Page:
Year 11 and Year 12 students- How to make use of your summer break?

This is an article to accompany the video (found below) that Jemma Smith, Director of The Education Hotel Tuition and TopSchoolandUni recorded as part of her ‘How to maximise your summer break?’ session in The Oxbridge & University Journey group.

Year 11 and 12 are crucial years to prepare for impending university applications. Students should utilise their time effectively, including their summer break, Here’s how to do it.

Year 11

 

Take time to relax, rejuvenate, pick up a hobby and spend an hour or two to de-stress yourself via these activities. These can be drawing, journaling, writing, cycling, swimming or playing football. Do what you like and make the most of this time. Eat well, sleep well and take a break from the monotonous drill of school life.

 

Read!

It doesn’t have to be a specific book. Choose any book, or the newspaper- Spectator perhaps? Attend Ted talks. Most important of all, note down all things that you have read. Keep a diary or journal and use it daily.

 

Head start for A level/ IB

Jump is really high between years, so it is best to mark out an hour everyday or a couple of hours in a week to familiarise yourself with a new subject, do some some introductory reading, look up youtube videos on the topics. This will prevent a dip at the start of the year.

 

Acquire an extra skill

This is for fun so choose what interests you. It can be football or piano, lifeguard course, making your own game, the list is endless. Explore your interests and go for it.

 

Start looking at Universities

You are not required to make a shortlist but just basic research is enough. Local universities have open days so make use of those. For example, Jemma went to Queen Mary which led her to start thinking about university and picture herself in those places..

Parents, plan a fun day out at a university. Give your child the chance to walk around the campus, libraries, labs, this may also help with motivation. Virtual tours are also a possibility but real ones are best.

 

Summer schools

There are pros and cons to summer schools. Not all summer schools are affiliated to universities even though they may have the university name as part of the summer school name. Any school that is not affiliated to the university means putting it on your personal statement will not help. The plus side is that graduates write the content for these summer schools and deal with current affairs. Key interesting areas are dealt with- not a course, they are their to develop an interest in universities. You will meet a variety of people from different backgrounds, year group and will give you the opportunity to interact and hone your communication skills.

 

Work experience/ Volunteering

Go for it, even it is not in the area you are thinking of to study at university. Any work experience and volunteering you can do is good and will benefit your personality development, which will in turn help you with interviews and university application down the line.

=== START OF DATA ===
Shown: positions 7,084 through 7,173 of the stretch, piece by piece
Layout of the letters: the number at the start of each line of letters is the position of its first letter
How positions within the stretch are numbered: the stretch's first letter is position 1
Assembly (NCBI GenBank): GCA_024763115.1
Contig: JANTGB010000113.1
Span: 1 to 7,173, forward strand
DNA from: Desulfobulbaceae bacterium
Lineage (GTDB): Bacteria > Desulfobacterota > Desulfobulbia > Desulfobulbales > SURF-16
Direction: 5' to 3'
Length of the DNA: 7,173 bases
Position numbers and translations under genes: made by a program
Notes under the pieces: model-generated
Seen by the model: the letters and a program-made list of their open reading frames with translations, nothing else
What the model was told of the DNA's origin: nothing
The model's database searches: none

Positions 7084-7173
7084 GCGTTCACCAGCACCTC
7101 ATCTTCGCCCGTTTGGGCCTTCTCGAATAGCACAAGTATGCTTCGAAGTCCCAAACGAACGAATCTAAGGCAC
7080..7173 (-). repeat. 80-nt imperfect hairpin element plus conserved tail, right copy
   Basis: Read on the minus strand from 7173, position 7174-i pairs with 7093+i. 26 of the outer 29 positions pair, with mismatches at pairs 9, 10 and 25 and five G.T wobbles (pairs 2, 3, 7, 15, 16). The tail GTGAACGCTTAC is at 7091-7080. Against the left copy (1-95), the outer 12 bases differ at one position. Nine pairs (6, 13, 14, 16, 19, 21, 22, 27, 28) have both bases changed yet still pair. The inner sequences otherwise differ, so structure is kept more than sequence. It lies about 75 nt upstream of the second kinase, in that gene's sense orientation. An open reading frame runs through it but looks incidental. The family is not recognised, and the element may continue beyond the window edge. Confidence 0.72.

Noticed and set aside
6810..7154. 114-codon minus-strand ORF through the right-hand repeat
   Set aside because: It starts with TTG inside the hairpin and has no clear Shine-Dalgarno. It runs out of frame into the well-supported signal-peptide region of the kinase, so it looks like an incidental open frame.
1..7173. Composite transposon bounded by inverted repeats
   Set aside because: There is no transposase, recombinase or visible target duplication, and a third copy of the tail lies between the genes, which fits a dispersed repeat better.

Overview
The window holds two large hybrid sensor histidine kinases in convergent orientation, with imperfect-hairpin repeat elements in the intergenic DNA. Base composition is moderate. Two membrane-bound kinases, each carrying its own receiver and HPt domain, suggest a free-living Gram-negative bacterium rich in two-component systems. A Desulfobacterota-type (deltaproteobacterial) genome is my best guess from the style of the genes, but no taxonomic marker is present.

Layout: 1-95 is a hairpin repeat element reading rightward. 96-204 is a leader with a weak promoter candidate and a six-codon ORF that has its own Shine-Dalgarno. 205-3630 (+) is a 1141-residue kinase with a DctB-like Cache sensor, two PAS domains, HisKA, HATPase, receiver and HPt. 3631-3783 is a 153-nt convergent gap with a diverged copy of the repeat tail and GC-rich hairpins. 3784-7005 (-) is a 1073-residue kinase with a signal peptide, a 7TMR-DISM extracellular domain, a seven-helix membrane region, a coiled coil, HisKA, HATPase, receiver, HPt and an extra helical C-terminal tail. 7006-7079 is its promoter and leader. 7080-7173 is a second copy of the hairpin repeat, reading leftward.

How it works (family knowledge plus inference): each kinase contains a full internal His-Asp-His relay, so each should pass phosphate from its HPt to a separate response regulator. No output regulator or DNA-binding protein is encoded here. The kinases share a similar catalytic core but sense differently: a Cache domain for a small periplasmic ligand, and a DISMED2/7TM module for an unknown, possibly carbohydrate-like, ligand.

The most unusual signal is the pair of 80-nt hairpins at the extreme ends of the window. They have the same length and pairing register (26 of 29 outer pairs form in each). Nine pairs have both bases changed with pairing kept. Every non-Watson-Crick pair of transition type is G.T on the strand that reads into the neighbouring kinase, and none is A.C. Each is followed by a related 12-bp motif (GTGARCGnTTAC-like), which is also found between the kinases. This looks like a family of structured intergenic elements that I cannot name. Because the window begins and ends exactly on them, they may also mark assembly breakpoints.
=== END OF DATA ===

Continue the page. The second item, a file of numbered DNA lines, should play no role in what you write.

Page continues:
Year 12

Year 12 is when you do all the things you have been doing in Year 11 and add some more tasks to the list.

 

Start to write a personal statement

Write down all the things you did in your school life. Brainstorm and make a list of all the competition you took art in, the essays and poems you wrote over the years, the time you volunteered at the cake sale at school, basically all your extra-curricular activities.

 

University visits

Book them now. Visit them physically if you can.

International students- Contact the admission office – they will have a person/ agent who will have the details. Have a chat with them.

You will have to fill in your UCAT applications by October so think ahead and make a list of universities that you would like to study in.

 

Plugging the personal statement gaps

Draw it together and that means gather the evidence and content and put it all in one place. The first draft should be done before summer.

Get your school to take a look, friends or relatives are also a great resource you can tap into.

A personal statement should read as a story, not as a list.

 

Exam practice for selective exams

Practice is one of the best way to practice

You can’t control your GCSE results. You can’t control teacher reference. You can control your personal statement. You can control the practice that you do for the selective tests required by some courses and/or universities.

 

Mentoring

This especially applies to Oxbridge applicants. Mentors are like sounding boards and they can be anyone from your family or friend circle.

Having a mentor helps you ask questions to someone who has done what you want to do.

What do you for dinner, what is the uni like?

 

Think Forward

Think forward to December and January- interviews. Students need to be on top of their work. They should be familiar with presentations and handling nerves. They should know what they are talking about. A levels are important, so make sure there is a balance.

Make a list of Selective entrance exams. It is easy to fall behind quite quickly, so make sure you are ahead of the game.

 

Time to start a new skill?

If it is for fun, go for it. If it is to boost your personal statement, there’s no point. You may have to go in-depth for eg: a first aid course.  Same thing goes for volunteering, work experience…